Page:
Westly said he did so “because we were in the midst of a massive recession” and the measure was necessary to protect school funding. Now, with the economy improving, he said he does not support extending those higher taxes or raising any others.
He is also critical of California’s $68 billion high-speed rail project and Brown’s plan to build two tunnels to divert water around the Sacramento-San Joaquin Delta to the south.
Though California voters have rejected a series of wealthy gubernatorial candidates in previous elections, including Westly, personal wealth could become an especially significant asset if a large field of Democratic candidates divides the loyalties of party donors.
Several contributors who gave to Westly in 2006 have already given thousands of dollars to Newsom, including Jeff Skoll and Eric Schmidt, of eBay and Google fame, respectively.
Paul Byrne, a San Francisco-based employment lawyer who donated to Westly in 2006 and is now supporting Newsom, said, “Gavin has had more of a platform being lieutenant governor … Westly just hasn’t been doing much.”
Westly, whose venture capital firm invests in green technology, spoke last month at a clean technology conference in Los Angeles. He traveled recently to Fresno, and in the Bay Area this week he addressed a roomful of students sitting in bean bag chairs at the venture capitalist Tim Draper’s Draper University.
“If I decide to run, we’ll focus on three things: education, creating jobs and building infrastructure for the 21st century,” he said.
Westly concerns other Democrats less for his policy positions than his financial resources. In his 2006 campaign, he raised more than $46 million, some $35 million of it his own money. Following his defeat, he nurtured financial connections in the Silicon Valley as a major bundler of campaign contributions for President Barack Obama.
In a speech to the Democratic Party’s national convention in Charlotte, N.C., in 2012, Westly called California a place where “we dream big, we think different and we invest in a future filled with possibility.”
Westly’s supporters expect him to pour millions of dollars into his campaign, if necessary, and Westly said that in addition to fundraising he “would certainly not rule out some level of personal finance” if he runs.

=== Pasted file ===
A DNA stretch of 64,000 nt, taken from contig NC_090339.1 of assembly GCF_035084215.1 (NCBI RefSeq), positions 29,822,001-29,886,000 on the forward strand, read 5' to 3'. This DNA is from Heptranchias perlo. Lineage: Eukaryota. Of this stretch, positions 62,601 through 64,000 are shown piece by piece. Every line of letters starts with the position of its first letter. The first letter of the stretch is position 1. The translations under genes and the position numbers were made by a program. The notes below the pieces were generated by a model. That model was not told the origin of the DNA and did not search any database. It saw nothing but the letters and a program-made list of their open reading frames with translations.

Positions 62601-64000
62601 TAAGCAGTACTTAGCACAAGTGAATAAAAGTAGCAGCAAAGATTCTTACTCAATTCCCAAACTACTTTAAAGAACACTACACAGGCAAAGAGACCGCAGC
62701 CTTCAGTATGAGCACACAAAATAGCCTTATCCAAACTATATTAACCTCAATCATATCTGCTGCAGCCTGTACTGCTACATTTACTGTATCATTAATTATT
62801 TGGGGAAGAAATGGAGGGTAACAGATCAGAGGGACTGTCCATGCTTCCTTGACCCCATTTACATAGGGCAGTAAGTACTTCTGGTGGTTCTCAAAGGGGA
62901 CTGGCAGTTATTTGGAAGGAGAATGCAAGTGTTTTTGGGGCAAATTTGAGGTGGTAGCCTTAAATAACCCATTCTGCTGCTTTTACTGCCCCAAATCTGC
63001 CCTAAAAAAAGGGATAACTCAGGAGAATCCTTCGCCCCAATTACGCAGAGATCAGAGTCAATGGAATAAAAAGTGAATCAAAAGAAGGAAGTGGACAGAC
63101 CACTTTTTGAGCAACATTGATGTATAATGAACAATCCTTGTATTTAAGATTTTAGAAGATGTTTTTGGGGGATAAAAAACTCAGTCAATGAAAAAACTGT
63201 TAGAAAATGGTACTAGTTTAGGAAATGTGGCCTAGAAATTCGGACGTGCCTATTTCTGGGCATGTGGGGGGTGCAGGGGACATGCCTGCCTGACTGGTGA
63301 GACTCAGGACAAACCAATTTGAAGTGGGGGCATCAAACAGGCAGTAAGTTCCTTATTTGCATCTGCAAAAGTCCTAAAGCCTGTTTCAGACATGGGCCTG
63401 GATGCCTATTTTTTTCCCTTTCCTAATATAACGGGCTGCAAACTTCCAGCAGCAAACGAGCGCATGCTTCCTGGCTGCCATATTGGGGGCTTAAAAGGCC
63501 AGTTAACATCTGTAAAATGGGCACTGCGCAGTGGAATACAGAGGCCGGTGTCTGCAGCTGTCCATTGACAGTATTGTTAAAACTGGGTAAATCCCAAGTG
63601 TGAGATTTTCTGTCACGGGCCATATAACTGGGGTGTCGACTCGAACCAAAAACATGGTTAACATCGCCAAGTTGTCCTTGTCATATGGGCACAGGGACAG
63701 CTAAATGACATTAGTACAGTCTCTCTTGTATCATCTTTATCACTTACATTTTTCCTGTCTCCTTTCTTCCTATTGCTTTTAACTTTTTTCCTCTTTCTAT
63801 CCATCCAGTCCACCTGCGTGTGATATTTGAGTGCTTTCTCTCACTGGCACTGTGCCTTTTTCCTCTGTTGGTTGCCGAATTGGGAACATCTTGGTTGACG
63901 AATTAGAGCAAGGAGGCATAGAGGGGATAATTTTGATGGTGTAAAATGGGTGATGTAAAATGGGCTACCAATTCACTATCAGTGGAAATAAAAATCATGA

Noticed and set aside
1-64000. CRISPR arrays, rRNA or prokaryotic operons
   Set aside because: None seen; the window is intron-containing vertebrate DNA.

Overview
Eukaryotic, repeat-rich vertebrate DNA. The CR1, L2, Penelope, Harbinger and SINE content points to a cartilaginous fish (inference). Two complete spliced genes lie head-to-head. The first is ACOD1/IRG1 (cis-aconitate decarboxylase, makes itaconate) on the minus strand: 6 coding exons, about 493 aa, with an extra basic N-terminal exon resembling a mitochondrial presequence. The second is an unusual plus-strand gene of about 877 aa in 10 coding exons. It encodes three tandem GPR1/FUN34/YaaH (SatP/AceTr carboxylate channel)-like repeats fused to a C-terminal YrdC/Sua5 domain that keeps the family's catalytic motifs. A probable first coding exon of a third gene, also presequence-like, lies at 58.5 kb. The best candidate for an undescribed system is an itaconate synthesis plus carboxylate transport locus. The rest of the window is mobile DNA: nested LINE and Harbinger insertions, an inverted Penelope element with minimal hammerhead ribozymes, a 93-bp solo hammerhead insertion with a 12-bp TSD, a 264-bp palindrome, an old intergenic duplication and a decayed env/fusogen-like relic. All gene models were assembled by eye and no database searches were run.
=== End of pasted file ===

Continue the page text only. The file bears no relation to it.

In the gubernatorial race in 2006, Westly confronted a candidate who enjoyed major Democratic Party support, including from U.S. Sens. Barbara Boxer and Dianne Feinstein. He lost to Angelides, then the state treasurer, by about 5 percentage points. Angelides went on to lose to then-Gov. Arnold Schwarzenegger.
Garry South, the political consultant who served as Westly’s senior adviser in the 2006 campaign, said Westly erred, among other missteps, by pledging not to not initiate negative advertising – a pledge Westly broke in the final weeks of the campaign.
“To be honest, we should have won that primary,” South said, “aside from some bad strategic decisions that were made and, you know, those bad decisions were actually made by Steve.”
South said, “One thinks that when a candidate goes through a campaign like this and does a replay that they’ve learned lessons, but you know, that remains to be seen.”
One thinks that when a candidate goes through a campaign like this and does a replay that they’ve learned lessons, but you know, that remains to be seen.
Westly’s position on negative advertising appears to have evolved, falling in line now with the preponderance of candidates for major elected office.
“It’s just hard to get beyond hard-hitting campaigns,” Westly said. “And that is the way of the world.”
He said he wants to “run as positive a campaign as possible” but suggested he will not offer another pledge to forgo ads that offer “a chance to draw distinctions between candidates.”
Rich Gordon, a Menlo Park assemblyman who has known Westly for about 25 years, said last week that in a race with Newsom and Villaraigosa, Westly “will present a very interesting case and alternative to the voters,” with experience both in public service and the private sector.
Gordon is supporting Westly. But he acknowledged California will see a “hell of a field” of Democrats running for governor.
“My God,” Gordon said. “I think with John Chiang, Gavin Newsom and Antonio Villaraigosa, and you put Steve Westly in that mix, you’ve got four of the top Democrats in the state … If that’s the four, it will be a fascinating race.”
Age: 59, born Aug. 27, 1956, in Arcadia
Education: Master’s degree, business administration, Stanford University Graduate School of Business; bachelor’s, history, Stanford
Experience: Founder, managing partner, The Westly Group, 2007-present; state controller, 2003-2007; eBay, vice president for marketing, 1997-2000; WhoWhere? Internet directory, vice president, 1995-97; city of San Jose, deputy director of Office of Economic Development, 1991-94; Stanford University, instructor, 1991-96; Codd & Date, database consulting and services firm, president 1988-91; California Democratic Party, various posts, 1981-89; Bridgemore Capital, investment banker, 1986-88; Sprint Telecommunications, new business manager, 1983-86
Family: Married, two children